Townsend residents voice right-of-way concerns to TDOT

A top official of the Tennessee Department of Transportation says he is optimistic his agency will be able to resolve dozens of encroachment issues with business and home owners along the highway in Townsend.

“This community is an economic engine,” Paul Degges, chief engineer and assistant TDOT commissioner, told a crowd of nearly 100 who gathered at the Great Smoky Mountains Heritage Center on Tuesday evening. “We don’t want to do anything” that will have an adverse effect on tourism in Townsend or Blount County.

A dispute between business owners more than a year ago touched off a controversy over signs, buildings, landscaping and other things that have been sited on TDOT’s right of way along the state Highway 73/U.S. Highway 321 corridor, prompting the state to issue about 80 letters demanding the encroachments be removed.

Tuesday’s meeting was held to answer questions about property owners’ options, including removing the encroachment, or seeking to have a portion of the right of way declared excess, which would allow the property owners to purchase or lease the land containing the disputed item.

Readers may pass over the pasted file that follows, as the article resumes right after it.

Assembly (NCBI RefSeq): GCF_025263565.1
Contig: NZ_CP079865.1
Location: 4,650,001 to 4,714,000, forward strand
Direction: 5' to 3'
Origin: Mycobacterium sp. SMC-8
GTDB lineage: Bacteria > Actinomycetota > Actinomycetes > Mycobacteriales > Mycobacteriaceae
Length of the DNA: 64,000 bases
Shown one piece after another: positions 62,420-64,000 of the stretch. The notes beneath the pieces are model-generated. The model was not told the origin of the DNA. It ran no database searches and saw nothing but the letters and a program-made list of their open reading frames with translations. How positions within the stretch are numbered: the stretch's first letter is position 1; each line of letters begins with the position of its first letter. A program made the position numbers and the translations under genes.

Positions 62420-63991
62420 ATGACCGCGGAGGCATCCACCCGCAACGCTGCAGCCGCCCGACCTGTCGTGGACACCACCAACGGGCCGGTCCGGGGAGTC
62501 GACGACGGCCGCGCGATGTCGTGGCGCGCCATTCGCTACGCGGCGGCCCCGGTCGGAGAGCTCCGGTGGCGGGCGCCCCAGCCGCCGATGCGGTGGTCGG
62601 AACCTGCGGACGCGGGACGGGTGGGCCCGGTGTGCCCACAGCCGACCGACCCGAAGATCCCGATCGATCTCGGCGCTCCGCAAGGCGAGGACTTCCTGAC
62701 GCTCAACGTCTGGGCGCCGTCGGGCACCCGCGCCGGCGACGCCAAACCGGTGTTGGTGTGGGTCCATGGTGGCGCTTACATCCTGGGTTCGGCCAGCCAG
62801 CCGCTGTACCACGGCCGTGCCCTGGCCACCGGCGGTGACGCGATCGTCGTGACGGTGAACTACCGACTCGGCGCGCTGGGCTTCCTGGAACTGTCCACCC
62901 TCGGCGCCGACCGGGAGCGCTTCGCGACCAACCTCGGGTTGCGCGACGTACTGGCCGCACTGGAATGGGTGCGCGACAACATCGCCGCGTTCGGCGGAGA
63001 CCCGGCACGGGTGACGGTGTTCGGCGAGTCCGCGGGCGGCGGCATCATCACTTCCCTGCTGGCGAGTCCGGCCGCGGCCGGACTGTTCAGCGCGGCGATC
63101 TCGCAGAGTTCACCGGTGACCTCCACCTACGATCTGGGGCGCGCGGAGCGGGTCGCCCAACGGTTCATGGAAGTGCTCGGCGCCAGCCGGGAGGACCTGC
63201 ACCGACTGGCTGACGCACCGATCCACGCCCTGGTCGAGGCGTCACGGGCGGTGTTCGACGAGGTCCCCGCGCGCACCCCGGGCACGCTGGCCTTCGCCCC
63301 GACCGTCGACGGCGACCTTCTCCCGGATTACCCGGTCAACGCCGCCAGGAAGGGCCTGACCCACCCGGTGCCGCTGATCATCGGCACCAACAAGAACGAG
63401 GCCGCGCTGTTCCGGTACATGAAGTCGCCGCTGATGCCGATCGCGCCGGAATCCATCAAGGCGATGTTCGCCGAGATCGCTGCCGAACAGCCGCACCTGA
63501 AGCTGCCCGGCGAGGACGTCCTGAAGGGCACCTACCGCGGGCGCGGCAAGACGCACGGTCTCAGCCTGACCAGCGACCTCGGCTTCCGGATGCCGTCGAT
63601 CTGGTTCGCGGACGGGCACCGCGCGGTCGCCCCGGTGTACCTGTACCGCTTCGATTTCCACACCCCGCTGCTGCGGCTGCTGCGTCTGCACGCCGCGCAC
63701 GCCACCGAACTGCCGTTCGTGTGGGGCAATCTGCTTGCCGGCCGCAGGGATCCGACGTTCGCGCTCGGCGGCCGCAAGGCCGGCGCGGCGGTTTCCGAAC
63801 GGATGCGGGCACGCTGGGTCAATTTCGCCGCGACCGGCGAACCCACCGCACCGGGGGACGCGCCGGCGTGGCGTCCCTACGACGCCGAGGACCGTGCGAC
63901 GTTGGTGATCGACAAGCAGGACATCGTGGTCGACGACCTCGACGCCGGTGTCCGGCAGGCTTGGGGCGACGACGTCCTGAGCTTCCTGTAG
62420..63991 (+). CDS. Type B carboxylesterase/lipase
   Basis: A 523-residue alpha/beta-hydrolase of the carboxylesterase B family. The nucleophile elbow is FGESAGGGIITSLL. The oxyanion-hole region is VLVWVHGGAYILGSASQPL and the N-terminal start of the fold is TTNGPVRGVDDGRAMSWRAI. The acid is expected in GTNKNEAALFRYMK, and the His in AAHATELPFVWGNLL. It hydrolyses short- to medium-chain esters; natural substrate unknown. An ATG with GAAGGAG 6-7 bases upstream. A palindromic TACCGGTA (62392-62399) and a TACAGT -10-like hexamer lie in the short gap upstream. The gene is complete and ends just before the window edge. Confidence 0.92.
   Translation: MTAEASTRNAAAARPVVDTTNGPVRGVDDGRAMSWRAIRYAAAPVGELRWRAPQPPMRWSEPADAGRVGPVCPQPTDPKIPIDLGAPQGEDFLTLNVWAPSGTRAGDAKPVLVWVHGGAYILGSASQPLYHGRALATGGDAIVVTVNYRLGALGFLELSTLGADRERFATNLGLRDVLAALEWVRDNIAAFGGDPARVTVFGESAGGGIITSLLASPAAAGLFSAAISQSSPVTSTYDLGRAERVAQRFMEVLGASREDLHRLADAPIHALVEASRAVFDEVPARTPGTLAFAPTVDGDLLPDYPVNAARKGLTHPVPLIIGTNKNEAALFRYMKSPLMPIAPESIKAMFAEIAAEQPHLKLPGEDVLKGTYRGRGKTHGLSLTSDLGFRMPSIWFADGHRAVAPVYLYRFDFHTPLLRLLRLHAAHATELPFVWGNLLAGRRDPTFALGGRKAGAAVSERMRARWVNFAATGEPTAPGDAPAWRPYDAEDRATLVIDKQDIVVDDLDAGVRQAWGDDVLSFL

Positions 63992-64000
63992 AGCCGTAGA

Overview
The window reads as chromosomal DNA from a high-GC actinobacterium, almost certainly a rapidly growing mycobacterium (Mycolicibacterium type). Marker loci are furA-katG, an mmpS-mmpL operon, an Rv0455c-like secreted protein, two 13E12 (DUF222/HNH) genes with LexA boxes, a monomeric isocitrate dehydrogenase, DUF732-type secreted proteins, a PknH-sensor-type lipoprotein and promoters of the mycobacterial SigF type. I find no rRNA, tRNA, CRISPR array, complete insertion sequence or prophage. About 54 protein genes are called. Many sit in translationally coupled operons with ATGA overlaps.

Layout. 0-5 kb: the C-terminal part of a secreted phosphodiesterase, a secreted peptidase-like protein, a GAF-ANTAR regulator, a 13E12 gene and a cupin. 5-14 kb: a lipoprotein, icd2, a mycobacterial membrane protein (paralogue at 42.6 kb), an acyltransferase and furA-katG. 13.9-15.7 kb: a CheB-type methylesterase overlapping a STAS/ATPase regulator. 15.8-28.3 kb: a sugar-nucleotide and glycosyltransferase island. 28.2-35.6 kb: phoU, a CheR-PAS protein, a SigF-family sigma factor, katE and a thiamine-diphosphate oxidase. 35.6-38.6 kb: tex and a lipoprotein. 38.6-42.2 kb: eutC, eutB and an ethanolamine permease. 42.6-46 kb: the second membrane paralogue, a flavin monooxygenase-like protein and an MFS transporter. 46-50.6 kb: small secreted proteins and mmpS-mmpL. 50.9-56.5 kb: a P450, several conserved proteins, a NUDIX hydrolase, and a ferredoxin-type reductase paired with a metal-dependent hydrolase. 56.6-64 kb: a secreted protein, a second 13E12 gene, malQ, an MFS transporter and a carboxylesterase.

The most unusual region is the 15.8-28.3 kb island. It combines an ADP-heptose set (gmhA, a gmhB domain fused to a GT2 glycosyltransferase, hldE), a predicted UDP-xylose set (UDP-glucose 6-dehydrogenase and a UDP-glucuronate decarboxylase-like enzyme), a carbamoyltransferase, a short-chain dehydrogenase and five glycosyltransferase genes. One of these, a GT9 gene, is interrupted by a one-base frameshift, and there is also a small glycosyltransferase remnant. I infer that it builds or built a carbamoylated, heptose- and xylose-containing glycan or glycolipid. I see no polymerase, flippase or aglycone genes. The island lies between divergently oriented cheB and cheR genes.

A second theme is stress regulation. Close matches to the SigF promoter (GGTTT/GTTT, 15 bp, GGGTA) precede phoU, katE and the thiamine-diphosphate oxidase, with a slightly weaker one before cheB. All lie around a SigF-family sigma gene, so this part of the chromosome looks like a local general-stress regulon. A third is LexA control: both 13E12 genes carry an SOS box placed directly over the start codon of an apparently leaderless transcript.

After the two-hour question-and-answer session, Degges said that the criteria for declaring right of way excess include traffic safety and other issues. And the state, he said, can decline to declare the land excess or can reduce the amount of it TDOT is willing to sell.

The Townsend right of way is generally about 300 feet wide and was purchased in the late 1940s and early 1950s when a four-lane divided roadway was planned. But, Degges said, not all the allotted space was needed when TDOT followed the community’s desire for “something more compact” when the roadway was widened in the 1990s.

The result, he said, is that TDOT may own more right of way than it needs, allowing property owners to buy the land their encroachments are on and to keep them in place.

Degges said it can take as long as 18 months to complete the process of having land declared excess and buying the property. TDOT, he said, will work to resolve each dispute individually rather than impose a “blanket” solution for all.

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